Leap years are needed to keep our modern day calendar in alignment with the Earth’s revolutions around the sun.
It takes the Earth approximately 365.242189 days – or 365 days, 5 hours, 48 minutes, and 45 seconds – to circle once around the Sun. However, the modern calendar has only 365 days in a year, so if there wasn’t a leap day on February 29 nearly every four years, we would lose almost six hours off our calendar every year. After 100 years, our calendar would be off by about 24 days!
30th Anniversary of the Launch of the Hubble Space Telescope
Hubble Space Telescope launched from shuttle Discovery, weighing approximately 11,355 kg. The first image taken by Wide Field/Planetary Camera was released 20 May 1990. A spherical aberration in the optical system, which severely reduced the quality of the images produced was announced publicly June 27.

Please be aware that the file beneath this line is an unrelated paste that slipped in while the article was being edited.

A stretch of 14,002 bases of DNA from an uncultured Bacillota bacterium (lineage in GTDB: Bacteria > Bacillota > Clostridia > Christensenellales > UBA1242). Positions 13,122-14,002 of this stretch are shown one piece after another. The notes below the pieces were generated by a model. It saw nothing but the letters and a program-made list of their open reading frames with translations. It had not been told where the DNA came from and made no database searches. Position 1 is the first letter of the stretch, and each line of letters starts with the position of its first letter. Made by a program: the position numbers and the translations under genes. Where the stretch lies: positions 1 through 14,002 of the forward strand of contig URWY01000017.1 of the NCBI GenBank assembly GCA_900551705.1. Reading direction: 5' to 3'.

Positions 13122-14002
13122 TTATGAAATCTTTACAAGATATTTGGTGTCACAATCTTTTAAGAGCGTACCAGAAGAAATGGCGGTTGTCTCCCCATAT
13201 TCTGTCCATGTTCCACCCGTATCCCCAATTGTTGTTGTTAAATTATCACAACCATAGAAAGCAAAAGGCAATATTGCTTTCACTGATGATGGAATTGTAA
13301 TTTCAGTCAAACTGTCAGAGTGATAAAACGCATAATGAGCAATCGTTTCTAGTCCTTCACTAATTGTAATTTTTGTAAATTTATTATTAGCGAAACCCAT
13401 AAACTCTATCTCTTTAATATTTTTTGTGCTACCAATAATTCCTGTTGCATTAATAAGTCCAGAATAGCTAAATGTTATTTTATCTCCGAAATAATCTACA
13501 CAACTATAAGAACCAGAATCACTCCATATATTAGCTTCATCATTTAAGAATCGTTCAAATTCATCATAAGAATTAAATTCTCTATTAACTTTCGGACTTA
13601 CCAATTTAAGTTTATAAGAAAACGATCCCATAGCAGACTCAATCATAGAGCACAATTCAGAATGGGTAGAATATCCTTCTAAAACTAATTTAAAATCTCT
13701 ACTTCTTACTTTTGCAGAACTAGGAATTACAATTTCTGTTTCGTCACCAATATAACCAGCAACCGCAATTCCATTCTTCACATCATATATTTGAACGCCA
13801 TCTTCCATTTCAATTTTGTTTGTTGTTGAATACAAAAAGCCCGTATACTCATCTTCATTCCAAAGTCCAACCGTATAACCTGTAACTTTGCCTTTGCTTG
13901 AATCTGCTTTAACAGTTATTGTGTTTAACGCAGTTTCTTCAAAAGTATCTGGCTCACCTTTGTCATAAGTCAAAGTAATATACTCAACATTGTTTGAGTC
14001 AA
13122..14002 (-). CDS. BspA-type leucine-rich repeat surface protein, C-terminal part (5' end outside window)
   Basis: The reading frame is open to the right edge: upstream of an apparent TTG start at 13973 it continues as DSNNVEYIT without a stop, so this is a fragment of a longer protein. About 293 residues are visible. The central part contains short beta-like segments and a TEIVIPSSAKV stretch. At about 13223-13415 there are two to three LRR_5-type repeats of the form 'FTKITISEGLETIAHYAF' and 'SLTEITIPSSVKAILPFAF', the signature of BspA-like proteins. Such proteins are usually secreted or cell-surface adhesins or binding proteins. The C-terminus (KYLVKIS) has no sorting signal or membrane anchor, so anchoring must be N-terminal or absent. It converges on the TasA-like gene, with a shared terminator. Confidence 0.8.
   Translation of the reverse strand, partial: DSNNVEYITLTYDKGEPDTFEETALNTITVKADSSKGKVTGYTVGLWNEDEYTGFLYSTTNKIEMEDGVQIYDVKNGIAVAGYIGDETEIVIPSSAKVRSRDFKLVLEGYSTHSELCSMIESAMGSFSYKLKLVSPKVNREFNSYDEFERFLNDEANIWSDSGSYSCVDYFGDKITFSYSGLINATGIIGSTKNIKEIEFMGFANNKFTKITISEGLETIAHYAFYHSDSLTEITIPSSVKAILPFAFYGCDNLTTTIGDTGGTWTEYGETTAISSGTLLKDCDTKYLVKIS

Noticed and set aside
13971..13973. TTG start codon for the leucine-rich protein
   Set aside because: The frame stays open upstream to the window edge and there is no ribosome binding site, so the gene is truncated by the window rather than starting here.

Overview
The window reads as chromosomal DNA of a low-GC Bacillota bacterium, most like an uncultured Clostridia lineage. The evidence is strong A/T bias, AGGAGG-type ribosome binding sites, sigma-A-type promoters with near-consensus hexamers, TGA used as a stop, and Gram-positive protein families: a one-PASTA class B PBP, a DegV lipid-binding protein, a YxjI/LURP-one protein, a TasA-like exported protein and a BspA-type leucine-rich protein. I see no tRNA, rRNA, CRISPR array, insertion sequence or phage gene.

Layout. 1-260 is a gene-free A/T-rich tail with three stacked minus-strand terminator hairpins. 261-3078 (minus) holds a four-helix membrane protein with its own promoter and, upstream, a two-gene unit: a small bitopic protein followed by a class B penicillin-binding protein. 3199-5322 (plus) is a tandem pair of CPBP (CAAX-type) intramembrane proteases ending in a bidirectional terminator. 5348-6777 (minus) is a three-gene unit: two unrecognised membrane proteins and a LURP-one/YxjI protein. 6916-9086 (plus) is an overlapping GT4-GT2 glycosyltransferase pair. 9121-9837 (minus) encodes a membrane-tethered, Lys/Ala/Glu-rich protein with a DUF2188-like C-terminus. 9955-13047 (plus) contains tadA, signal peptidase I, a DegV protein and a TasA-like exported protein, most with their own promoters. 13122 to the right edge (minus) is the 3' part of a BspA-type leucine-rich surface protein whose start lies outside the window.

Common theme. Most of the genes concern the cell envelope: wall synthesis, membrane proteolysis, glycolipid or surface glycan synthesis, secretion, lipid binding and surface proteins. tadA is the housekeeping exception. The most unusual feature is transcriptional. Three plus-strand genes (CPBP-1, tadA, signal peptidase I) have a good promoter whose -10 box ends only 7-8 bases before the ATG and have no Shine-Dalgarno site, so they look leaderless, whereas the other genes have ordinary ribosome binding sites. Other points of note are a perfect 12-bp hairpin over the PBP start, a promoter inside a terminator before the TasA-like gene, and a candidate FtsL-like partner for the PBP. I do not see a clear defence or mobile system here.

May 6th and 7th. The Eta Aquarids is an above average meteor shower, with up to 60 meteors per hour at its peak. Most of the activity is seen in the Southern Hemisphere. In the Northern Hemisphere, the rate can reach about 30 meteors per hour. It is produced by dust particles left behind by comet Halley, which has known and observed since ancient times. The shower runs annually from April 19 to May 28. It peaks this year on the night of May 6 and the morning of the May 7. The Moon will be almost full at the peak which may block out all but the brightest meteors. Best viewing will be from a dark location after midnight. Meteors will radiate from the constellation Aquarius, but can appear anywhere in the sky.